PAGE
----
Tea Party May Target Major Companies That Back Obama Agenda, Poll Shows

November 24, 2010 - 11:25 AM


Ohio Tea Party

Ohio Tea Party rally at the Cuyahoga County Fairground, Berea, Ohio, Sunday, April 11, 2010. (AP photo)

(CNSNews.com) – According to a new poll, Tea Party activists and conservatives are willing to put their money where their mouths are and stop purchasing products from companies that promote President Barack Obama’s agenda.

The results of the survey led the pollster to conclude that Tea Partiers could “realistically” lead a boycott of such companies.

The poll was commissioned by the National Center for Public Policy Research and FreedomWorks, the latter a conservative organization whose chairman, Dick Armey, is often closely associated with the Tea Party movement.

The pollsters asked 800 conservatives and Tea Party supporters about their view of Johnson & Johnson and General Electric, two large conglomerates that have spent money lobbying for the passage of the Patient Protection and Affordable Care Act, or health care reform, and the American Recovery and Reinvestment Act, the $787 billion stimulus bill.

Next, the pollsters informed respondents of the association between the companies and Obama’s legislative agenda. As a result, the poll showed, the favorability of those companies plummeted among Tea Partiers and conservatives at large, with many saying they would likely boycott those businesses.

Tea Party rally

Tea party activists rally in Waco, Texas, on April 15, 2009. (AP File Photo/Waco Tribune-Herald, Duane A. Laverty)

From Oct. 10 to 14, Republican polling firm Wilson Research Strategies, which conducted the poll, identified 801 people who described themselves as “somewhat” or “very conservative” and asked them about the companies.

Among them, GE’s image was 51 percent favorable and 25 percent unfavorable; but then, the respondents were told about GE’s support for the stimulus plan, under which they received federal dollars, and their support for a hypothetical cap and trade bill.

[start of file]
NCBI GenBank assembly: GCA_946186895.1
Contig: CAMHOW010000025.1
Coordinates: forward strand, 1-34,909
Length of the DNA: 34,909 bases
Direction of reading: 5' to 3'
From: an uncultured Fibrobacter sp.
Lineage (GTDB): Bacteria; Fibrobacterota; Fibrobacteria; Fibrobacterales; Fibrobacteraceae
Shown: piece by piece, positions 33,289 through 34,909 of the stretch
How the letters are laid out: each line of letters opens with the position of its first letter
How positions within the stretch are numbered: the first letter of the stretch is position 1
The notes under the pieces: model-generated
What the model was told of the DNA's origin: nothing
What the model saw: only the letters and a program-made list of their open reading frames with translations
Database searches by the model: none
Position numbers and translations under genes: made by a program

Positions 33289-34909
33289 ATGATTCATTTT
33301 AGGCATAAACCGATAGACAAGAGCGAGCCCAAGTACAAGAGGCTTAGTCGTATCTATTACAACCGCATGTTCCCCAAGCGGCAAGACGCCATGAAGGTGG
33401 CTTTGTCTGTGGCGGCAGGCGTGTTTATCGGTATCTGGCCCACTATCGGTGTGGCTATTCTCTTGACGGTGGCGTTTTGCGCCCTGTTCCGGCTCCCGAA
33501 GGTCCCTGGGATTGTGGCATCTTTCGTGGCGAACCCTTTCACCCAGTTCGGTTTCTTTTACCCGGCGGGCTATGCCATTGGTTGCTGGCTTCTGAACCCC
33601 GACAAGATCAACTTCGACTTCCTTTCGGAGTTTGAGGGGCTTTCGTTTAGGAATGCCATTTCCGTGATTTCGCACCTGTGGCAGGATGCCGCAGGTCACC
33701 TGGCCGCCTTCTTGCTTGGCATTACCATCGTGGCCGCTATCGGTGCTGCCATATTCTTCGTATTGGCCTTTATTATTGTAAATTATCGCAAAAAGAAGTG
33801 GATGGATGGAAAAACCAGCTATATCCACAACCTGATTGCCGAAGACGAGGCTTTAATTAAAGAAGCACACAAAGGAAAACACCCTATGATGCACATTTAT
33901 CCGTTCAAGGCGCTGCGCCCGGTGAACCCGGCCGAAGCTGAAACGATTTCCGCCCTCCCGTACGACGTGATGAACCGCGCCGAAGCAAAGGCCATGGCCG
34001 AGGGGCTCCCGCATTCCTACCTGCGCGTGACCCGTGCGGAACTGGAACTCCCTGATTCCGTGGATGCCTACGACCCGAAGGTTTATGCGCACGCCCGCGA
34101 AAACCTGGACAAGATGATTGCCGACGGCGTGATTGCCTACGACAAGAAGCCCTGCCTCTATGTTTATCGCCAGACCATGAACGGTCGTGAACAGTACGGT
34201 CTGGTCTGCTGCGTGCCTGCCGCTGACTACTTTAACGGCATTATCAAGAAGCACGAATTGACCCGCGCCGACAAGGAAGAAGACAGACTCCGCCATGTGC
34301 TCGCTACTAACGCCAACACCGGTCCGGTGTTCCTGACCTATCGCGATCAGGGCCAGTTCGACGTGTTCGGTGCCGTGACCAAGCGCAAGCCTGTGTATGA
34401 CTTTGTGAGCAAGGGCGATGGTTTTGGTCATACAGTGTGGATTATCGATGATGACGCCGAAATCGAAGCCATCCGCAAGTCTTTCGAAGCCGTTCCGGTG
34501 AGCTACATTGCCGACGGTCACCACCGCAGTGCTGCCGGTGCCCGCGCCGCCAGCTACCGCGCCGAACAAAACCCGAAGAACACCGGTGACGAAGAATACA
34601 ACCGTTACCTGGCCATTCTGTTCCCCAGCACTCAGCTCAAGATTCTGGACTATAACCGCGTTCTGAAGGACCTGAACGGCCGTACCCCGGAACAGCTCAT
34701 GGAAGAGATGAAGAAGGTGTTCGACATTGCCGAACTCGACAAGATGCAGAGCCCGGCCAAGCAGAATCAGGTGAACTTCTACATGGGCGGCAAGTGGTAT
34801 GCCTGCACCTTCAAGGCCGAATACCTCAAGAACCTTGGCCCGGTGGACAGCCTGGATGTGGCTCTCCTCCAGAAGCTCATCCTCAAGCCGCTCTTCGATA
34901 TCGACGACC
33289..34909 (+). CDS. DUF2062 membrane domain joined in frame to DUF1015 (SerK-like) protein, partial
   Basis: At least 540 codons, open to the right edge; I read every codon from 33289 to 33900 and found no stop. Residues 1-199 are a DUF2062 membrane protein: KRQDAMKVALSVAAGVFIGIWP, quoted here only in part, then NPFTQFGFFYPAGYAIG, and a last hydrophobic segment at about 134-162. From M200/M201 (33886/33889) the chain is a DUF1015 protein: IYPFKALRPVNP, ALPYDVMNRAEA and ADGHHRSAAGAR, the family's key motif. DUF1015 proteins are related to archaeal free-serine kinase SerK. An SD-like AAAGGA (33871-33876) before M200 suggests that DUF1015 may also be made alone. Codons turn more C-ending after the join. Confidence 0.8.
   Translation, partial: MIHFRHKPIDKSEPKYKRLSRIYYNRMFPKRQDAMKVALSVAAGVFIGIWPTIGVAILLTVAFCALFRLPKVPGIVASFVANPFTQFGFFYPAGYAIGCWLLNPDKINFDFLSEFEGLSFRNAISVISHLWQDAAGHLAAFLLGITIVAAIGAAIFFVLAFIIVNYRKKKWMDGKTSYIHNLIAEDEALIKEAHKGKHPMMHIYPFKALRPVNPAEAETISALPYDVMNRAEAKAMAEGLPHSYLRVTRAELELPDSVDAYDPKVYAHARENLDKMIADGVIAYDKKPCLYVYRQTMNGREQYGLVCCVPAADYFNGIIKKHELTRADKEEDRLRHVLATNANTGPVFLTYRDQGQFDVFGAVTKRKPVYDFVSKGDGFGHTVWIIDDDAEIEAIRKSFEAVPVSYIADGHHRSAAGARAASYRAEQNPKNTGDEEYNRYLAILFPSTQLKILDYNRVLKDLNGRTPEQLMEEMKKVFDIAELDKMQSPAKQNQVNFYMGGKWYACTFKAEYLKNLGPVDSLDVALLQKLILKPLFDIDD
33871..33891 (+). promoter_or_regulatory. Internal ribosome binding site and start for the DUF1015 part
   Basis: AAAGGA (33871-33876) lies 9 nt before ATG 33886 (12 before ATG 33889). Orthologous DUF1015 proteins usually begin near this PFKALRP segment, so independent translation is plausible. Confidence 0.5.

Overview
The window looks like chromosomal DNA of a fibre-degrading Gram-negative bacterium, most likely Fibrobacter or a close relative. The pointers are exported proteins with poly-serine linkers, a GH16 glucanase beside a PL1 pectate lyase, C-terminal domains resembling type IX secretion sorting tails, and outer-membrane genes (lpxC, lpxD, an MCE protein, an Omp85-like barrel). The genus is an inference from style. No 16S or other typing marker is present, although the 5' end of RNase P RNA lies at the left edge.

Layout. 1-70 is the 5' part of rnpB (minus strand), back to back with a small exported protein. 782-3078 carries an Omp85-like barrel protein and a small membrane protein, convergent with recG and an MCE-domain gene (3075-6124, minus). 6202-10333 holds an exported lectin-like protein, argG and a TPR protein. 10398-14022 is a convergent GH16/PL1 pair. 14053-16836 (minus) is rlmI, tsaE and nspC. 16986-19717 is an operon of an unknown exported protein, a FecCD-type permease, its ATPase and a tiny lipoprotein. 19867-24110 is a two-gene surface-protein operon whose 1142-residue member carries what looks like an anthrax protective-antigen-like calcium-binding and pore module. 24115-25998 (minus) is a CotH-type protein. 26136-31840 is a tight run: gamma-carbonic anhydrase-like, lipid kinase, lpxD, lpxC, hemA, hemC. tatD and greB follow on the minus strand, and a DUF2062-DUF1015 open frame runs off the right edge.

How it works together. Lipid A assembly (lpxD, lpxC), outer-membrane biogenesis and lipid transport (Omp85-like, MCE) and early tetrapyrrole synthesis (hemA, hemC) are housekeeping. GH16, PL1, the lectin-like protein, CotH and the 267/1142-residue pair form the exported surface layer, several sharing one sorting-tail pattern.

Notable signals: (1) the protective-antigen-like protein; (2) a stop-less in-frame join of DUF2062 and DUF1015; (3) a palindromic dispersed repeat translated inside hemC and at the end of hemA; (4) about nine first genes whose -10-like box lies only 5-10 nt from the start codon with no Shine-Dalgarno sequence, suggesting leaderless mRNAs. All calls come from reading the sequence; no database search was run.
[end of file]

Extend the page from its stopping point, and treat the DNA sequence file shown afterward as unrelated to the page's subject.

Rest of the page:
Their numbers flipped, with just 20 percent of the people surveyed then viewing them favorably and 50 percent unfavorably.

J&J was originally viewed even more favorably, at 69-5, but after learning that the company spent money to help lobby for Obama’s health care plan, the company’s favorability collapsed more than 50 points to 16-49.

Worse for the two companies, 60 percent of the conservatives said they would be less likely to purchase goods from a company that “actively lobbied to pass health care reform, Obama’s seven hundred and eighty seven billion dollar stimulus plan, or cap and trade,” as the pollster phrased it.

When the group of respondents was pared back to only those active in the Tea Party movement, the pollster found that people were already educated about the activities of those companies and disapproved in much higher numbers.

“Those active in the tea party movement already disapprove of GE’s liberal leanings without hearing the messages,” pollster Tyler Harber wrote in a memo to Freedomworks.

GE scored just 28 percent favorability among that group and 43 percent unfavorable.

The company’s association with the Obama administration’s liberal agenda has also been aired widely because of perceived discord between GE and News Corporation, whose subsidiaries include NBC News and FOX News respectively. FOX’s top-rated host, Bill O’Reilly, regularly rails against CEO Jeff Immelt on the air and notes how GE has reportedly benefited from the stimulus bill.

Tea party sign

A sign of the times at a Tax Day tea party protest in New York on April 15, 2010. (AP Photo/Mary Altaffer)